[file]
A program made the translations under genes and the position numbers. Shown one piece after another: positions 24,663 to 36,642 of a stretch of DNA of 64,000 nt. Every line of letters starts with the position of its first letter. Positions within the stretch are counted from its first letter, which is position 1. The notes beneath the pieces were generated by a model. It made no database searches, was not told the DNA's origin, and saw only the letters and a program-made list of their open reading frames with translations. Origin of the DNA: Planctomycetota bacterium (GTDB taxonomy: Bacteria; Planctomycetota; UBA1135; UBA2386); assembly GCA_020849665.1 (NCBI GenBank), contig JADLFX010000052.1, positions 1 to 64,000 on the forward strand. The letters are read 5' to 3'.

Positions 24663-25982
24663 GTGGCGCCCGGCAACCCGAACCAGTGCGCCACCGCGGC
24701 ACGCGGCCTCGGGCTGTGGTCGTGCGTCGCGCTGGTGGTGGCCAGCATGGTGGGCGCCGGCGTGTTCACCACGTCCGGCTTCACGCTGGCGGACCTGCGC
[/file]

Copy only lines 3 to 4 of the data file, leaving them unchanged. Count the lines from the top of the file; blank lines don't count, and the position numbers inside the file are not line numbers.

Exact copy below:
24663 GTGGCGCCCGGCAACCCGAACCAGTGCGCCACCGCGGC
24701 ACGCGGCCTCGGGCTGTGGTCGTGCGTCGCGCTGGTGGTGGCCAGCATGGTGGGCGCCGGCGTGTTCACCACGTCCGGCTTCACGCTGGCGGACCTGCGC